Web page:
• Triamcinolone acetonide

This is a list of drugs commonly used to treat eczema. It is NOT a list of drugs recommended to use with Desonate. In fact, you should avoid using different topical steroids together since it can increase your risk of side effects. Ask your healthcare provider if you have questions about your medications.

Frequently Asked Questions

  • What is Desonate used for?

    Desonate is FDA approved to treat atopic dermatitis (eczema), but your healthcare provider may prescribe it for other skin conditions that cause redness, swelling, or itching.

  • What drugs should not be taken with Desonate?

    Desonate is a topical corticosteroid (steroid). You should not use it with any other topical steroid products. Taking more than one steroid together can increase your risk of developing side effects.

  • What are the side effects of Desonate?

    Most people who use Desonate short term don’t experience any side effects. Some people may experience burning, stinging, skin dryness, or a rash. Long-term use of Desonate may result in changes to the skin, including thinning, stretch marks, changes in color, or spider veins. These changes typically are reversible, but it may take several months after stopping Desonate for the effects to go away. 

  • How do I apply Desonate?

    Apply Desonate in a thin layer to the affected area and rub in gently. Don’t cover Desonate with any bandages or wraps. This can increase how much Desonate is absorbed and cause side effects. Be sure to wash your hands after applying Desonate, unless you are treating eczema on your hands.

How Can I Stay Healthy While Taking Desonate?

If you’re struggling with eczema symptoms, Desonate is an effective option that may be able to help. Talk with your healthcare provider about all your symptoms and concerns. Together you will develop a plan to improve your discomfort and the appearance of your skin, so you can look and feel your best.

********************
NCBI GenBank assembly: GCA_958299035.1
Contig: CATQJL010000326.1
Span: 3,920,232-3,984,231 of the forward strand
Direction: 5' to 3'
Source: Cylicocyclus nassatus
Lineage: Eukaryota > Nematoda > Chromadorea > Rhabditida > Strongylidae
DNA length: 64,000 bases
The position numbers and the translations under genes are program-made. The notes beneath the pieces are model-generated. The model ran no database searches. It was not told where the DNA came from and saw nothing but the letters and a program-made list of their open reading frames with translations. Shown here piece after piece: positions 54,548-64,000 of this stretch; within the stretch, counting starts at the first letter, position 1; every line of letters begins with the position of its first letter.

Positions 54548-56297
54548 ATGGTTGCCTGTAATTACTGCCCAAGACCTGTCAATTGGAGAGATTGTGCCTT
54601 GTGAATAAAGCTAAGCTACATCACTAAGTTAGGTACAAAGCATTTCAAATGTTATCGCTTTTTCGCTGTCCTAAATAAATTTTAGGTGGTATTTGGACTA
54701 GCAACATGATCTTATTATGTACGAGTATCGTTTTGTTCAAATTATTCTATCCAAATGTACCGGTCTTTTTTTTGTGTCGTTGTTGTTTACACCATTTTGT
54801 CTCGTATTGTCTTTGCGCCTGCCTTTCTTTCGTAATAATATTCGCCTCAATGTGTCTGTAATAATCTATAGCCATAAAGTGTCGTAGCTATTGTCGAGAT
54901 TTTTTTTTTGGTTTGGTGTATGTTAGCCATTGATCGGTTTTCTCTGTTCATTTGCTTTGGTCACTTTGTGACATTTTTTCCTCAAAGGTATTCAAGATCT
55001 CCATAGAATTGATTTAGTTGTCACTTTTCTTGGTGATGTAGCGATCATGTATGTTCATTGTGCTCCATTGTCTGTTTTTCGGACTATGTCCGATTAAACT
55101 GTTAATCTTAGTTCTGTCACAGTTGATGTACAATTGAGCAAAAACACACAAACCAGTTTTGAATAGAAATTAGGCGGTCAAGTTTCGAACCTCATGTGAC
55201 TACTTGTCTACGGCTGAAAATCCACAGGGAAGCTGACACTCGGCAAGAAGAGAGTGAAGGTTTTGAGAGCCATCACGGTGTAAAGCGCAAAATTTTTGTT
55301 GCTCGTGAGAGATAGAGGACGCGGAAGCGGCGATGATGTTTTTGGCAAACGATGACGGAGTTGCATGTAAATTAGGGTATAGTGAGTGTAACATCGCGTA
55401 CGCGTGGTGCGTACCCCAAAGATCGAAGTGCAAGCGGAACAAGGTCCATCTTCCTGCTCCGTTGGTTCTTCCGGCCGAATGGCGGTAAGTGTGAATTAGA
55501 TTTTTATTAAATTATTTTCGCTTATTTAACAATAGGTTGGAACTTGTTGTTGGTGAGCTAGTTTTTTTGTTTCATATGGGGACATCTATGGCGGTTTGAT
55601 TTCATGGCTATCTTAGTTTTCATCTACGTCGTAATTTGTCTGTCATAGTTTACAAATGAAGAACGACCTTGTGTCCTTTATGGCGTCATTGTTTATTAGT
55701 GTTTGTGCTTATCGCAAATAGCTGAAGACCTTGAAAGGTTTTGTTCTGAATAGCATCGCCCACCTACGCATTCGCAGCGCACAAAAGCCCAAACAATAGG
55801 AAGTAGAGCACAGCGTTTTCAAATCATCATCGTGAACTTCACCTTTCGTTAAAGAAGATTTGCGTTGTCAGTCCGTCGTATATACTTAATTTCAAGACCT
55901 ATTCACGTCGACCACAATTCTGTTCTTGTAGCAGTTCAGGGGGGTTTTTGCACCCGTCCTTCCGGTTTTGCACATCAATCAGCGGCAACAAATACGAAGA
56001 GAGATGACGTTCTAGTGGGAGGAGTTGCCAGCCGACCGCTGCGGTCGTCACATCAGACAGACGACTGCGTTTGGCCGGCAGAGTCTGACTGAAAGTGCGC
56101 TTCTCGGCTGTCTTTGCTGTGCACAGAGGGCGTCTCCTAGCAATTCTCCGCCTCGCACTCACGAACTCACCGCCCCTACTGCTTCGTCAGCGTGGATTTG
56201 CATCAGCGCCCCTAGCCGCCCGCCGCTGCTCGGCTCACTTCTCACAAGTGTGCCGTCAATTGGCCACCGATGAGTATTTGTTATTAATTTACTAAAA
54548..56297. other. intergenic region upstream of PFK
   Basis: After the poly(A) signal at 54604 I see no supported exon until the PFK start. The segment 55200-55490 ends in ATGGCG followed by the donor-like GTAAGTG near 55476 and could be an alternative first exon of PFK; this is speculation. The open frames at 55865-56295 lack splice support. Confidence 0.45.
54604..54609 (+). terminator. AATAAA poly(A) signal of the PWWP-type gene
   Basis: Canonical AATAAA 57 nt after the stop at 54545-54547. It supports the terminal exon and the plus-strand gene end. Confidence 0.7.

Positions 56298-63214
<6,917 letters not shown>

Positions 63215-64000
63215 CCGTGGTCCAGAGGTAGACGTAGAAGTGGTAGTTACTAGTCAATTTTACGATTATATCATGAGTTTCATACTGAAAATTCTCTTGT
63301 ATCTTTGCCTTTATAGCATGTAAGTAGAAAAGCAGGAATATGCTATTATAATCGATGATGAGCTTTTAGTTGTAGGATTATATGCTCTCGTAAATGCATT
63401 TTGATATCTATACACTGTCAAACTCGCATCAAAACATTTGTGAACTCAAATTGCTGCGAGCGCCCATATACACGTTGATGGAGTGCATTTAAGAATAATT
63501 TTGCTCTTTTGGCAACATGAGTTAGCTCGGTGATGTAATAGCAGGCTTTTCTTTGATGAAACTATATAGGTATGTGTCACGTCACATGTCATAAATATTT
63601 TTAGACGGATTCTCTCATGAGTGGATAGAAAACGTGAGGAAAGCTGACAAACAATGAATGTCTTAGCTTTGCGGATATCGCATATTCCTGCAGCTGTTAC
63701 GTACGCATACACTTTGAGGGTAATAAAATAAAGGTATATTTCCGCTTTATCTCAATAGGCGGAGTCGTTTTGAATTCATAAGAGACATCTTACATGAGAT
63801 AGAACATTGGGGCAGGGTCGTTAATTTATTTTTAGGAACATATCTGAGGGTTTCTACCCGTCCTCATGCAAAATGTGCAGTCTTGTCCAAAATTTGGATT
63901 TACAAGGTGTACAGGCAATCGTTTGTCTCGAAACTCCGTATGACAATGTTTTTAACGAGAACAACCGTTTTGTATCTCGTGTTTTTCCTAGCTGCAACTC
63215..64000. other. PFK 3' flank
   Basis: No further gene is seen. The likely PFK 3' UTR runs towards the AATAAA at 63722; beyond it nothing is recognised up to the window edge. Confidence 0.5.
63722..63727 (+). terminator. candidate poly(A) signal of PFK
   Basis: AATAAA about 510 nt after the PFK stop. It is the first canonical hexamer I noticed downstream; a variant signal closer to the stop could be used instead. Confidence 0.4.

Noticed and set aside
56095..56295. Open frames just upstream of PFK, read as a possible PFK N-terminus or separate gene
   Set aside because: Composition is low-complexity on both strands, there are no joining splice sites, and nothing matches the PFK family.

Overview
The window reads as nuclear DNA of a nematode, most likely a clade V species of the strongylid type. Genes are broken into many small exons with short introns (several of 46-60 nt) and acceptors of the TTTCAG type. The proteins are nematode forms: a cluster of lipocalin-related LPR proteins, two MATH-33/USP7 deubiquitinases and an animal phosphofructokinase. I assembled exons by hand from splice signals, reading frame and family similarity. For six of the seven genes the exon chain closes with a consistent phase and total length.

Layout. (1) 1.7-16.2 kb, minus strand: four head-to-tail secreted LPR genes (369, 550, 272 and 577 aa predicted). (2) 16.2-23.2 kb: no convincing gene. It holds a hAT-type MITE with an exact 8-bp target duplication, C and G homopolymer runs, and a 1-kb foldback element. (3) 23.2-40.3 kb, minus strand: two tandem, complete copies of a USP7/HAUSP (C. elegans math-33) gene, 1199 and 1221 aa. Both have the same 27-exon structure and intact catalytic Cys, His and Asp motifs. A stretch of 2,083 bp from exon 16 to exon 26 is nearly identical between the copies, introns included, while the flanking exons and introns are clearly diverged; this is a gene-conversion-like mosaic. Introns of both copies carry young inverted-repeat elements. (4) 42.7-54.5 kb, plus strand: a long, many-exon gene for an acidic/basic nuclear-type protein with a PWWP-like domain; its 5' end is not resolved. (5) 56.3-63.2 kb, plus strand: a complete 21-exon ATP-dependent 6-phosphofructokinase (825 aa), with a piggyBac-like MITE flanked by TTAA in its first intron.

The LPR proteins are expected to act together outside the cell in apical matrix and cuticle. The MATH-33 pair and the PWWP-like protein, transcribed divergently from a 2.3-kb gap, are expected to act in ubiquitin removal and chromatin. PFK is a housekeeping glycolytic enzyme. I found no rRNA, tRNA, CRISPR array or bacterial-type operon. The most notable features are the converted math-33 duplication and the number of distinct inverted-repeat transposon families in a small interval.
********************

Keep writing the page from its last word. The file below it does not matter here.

Medical Disclaimer

Verywell Health's drug information is meant for education purposes only and not intended as a replacement for medical advice, diagnosis, or treatment from a healthcare professional. Consult your doctor before taking any new medication(s). IBM Watson Micromedex provides some of the drug content, as indicated on the page.

5 Sources
Verywell Health uses only high-quality sources, including peer-reviewed studies, to support the facts within our articles. Read our editorial process to learn more about how we fact-check and keep our content accurate, reliable, and trustworthy.
  1. Trookman NS, Rizer RL. Randomized controlled trial of desonlde hydrogel 0.05% versus desonide Ointment 0.05% in the treatment of mild-to-moderate atopic dermatitis. J Clin Aesthet Dermatol. 2011;4(11):34-38.

  2. DailyMed. Label: Desonate- desonide gel.

  3. Frazier W, Bhardwaj N. Atopic dermatitis: diagnosis and treatment. Am Fam Physician. 2020;101(10):590-598

  4. MedlinePlus. Desonide topical.

  5. Eichenfield LF, Tom WL, Berger TG, et al. Guidelines of care for the management of atopic dermatitis: section 2. Management and treatment of atopic dermatitis with topical therapies. J Am Acad Dermatol. 2014;71(1):116-132. doi:10.1016/j.jaad.2014.03.023

By Christina Varvatsis, PharmD
Christina Varvatsis is a hospital pharmacist and freelance medical writer. She is passionate about helping individuals make informed healthcare choices by understanding the benefits and risks of their treatment options.